Covid vaccines and immunity: does past infection help?
T he first phase of the NHS vaccination programme aims to protect millions of the UK’s most vulnerable people against coronavirus. Meanwhile, research from Public Health England suggests that a previous Covid infection might protect as much as a vaccine, at least for five months. So what difference does it make to have such immunity?
Can I still catch the virus if I have had the vaccine or been previously infected?
You can still catch the virus if you’ve had the vaccine or a previous coronavirus infection. Clinical trials for the Covid vaccines approved so far show that they can substantially reduce the risk of becoming ill with the virus, but some people may still get infected and even be able to spread the disease. The same is true for a previous infection.
A Public Health England study of healthcare workers found that Covid infection led to about 83% protection against reinfection for at least five months. That still means almost two out of every 10 people could become reinfected within five months of their first skirmish with the disease. Some who became reinfected had high enough viral loads to pass the disease on. More encouragingly, less than a third of those who were reinfected had symptoms the second time around, compared with 78% the first time.
Deborah Dunn-Walters, professor of immunology at the University of Surrey and chair of the taskforce on immunology and Covid-19, run by the British Society for Immunology, said: “Your immune system could work at 100% and protect you from disease and the virus, or it could work less well and protect you from the disease, but not stop you getting and transmitting the virus on. Or it could work even less well, where you still get ill, but not as bad as you would have done.”
Should I still have the vaccine if I’ve had Covid?
Yes. The immune system’s response to coronavirus infection varies from person to person. Age, genetic makeup and the amount of virus you were exposed to all play a role. The variability makes it hard to predict how well a particular person will be protected after infection. A benefit of the vaccines is that they have gone through trials to assess how well standard doses prevent disease, so there is far more certainty over the protection that they confer and the impact they will have on public health.
Another point is that many people who believe they caught Covid last year have no proof of it. Is it safe to be vaccinated after having Covid? “There is no harm in giving the vaccine to a person who has had the disease – it will act as a booster,” said Dunn-Walters.
Should people who have had Covid be last to get the vaccine?
No. This would complicate an already highly complex vaccination programme. Healthcare workers are at high risk of infection and many have already caught the disease. The vaccines will boost their natural immunity, making them less likely to become reinfected. Others at the front of the queue are older people. Their immune systems tend to be weaker, so even if they have recovered from Covid-19 they remain vulnerable and the vaccines will bolster their resistance to reinfection.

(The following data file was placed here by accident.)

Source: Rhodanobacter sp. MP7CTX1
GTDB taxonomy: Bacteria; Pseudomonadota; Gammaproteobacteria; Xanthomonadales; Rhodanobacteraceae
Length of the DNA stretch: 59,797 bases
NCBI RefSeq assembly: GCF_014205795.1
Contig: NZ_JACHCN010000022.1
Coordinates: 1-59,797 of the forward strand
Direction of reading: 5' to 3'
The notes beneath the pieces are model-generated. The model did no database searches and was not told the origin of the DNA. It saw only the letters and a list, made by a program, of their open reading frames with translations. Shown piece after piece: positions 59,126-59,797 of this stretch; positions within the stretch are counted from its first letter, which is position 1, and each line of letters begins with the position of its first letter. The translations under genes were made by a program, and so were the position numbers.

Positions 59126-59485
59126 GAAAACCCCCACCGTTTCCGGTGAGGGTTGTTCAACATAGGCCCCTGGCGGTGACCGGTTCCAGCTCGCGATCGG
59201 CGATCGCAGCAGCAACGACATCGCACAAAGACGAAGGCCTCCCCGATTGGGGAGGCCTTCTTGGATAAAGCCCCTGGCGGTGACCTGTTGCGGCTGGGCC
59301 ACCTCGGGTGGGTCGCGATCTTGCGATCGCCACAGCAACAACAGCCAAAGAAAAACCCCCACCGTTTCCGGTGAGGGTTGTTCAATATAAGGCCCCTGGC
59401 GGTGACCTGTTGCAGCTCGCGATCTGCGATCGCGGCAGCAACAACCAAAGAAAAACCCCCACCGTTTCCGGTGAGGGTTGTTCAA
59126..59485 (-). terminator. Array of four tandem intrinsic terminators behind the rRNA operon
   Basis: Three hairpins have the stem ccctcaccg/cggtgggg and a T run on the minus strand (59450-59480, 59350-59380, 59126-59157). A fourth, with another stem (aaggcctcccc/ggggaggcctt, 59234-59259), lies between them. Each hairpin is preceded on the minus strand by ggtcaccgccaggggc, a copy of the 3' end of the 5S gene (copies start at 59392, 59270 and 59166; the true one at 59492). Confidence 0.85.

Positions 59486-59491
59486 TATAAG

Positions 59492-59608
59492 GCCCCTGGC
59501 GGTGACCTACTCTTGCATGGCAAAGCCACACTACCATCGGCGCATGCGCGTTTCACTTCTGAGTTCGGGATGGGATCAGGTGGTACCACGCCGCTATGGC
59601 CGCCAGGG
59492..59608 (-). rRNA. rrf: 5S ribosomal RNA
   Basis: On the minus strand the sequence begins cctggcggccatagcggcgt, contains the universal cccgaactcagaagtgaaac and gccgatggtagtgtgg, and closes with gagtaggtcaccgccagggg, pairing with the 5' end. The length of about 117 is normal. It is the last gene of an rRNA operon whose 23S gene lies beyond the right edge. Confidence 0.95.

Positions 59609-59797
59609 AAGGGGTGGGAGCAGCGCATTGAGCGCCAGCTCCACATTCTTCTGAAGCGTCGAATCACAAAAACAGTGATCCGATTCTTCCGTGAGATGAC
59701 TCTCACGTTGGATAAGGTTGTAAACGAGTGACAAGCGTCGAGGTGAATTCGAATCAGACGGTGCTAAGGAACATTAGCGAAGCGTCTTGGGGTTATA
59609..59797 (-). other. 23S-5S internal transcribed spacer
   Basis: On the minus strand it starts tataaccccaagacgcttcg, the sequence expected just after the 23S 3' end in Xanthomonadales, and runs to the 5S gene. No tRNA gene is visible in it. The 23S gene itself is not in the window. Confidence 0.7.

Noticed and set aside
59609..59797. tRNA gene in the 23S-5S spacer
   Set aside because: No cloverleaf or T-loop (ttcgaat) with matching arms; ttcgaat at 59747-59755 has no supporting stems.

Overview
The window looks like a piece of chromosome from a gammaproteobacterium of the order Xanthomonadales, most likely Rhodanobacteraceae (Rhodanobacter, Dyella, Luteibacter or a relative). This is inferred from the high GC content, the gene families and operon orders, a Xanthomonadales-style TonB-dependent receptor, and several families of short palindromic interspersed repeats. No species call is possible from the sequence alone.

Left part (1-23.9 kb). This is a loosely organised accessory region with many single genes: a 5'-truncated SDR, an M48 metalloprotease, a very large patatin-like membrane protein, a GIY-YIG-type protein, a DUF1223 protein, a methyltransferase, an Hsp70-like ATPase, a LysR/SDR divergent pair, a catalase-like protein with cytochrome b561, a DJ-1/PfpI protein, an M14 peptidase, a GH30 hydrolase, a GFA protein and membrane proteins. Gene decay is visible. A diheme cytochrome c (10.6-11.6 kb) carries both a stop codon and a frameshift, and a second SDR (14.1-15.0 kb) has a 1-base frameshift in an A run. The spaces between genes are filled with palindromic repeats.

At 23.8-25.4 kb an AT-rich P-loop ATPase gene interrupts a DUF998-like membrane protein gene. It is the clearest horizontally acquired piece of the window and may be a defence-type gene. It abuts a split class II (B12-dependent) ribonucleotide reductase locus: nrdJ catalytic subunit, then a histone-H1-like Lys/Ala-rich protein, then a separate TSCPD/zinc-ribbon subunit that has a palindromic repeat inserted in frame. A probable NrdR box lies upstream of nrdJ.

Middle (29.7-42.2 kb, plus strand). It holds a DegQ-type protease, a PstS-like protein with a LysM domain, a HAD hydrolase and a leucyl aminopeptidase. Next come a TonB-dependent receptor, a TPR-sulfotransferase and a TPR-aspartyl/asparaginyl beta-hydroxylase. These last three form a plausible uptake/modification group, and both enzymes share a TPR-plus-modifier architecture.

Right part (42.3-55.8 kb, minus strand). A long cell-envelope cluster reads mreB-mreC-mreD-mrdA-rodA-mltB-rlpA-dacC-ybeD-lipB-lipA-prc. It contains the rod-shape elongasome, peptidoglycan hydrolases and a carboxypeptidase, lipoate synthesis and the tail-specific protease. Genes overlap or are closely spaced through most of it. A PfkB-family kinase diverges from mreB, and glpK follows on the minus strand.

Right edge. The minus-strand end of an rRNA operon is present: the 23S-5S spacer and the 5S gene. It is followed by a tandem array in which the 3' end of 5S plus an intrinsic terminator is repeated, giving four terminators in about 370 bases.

The uncertainties about who is well protected or not after an infection makes it hard to justify sending any group to the back of the queue, regardless of age and health. “For the time being, everyone should be offered the vaccine, whether or not they have previously had the disease,” said Eleanor Riley, professor of immunology at Edinburgh University.
Can I see my grandchildren after having the vaccine?
As vaccines are administered, public health authorities will get a clearer picture of how well they protect older people. Riley recommends waiting for about a month after the second dose to ensure that the immune response is as strong and long-lasting as possible.
There is still some uncertainty about how well the vaccines will protect against some of the new variants of coronavirus, but scientists hope to have a better idea by the time the lockdown is lifted. “We very much hope, and expect, that it will be safe for people to see, and to hug and kiss, their grandchildren in the very near future. But we need to proceed cautiously,” Riley said. Dunn-Walters warned that grandparents could potentially still spread the virus after being vaccinated.
When do we get back to a more normal life?
Riley says she believes the route back to normality is to ensure, first, that everyone at risk of developing severe Covid-19 is vaccinated, and then that those at risk of developing symptomatic disease and long Covid are vaccinated.
“It is very likely that we can achieve this for the UK population by the summer for the first group – those over 50 years of age, and those under 50 with underlying health conditions – and by the end of the year for the second group, all other adults over the age of 18.”
The first sign that the strategy is working will be a fall in hospital admissions and deaths, and if the vaccines prevent transmission as well as illness, then a fall in new infections as the vaccines are given to less vulnerable adults.
“This should allow life in the UK to return to something close to normal. However, if new virus variants emerge that are able to escape the vaccine, this could delay things. This will be evident if we start to see people becoming sick with variant viruses despite having been vaccinated,” Riley said.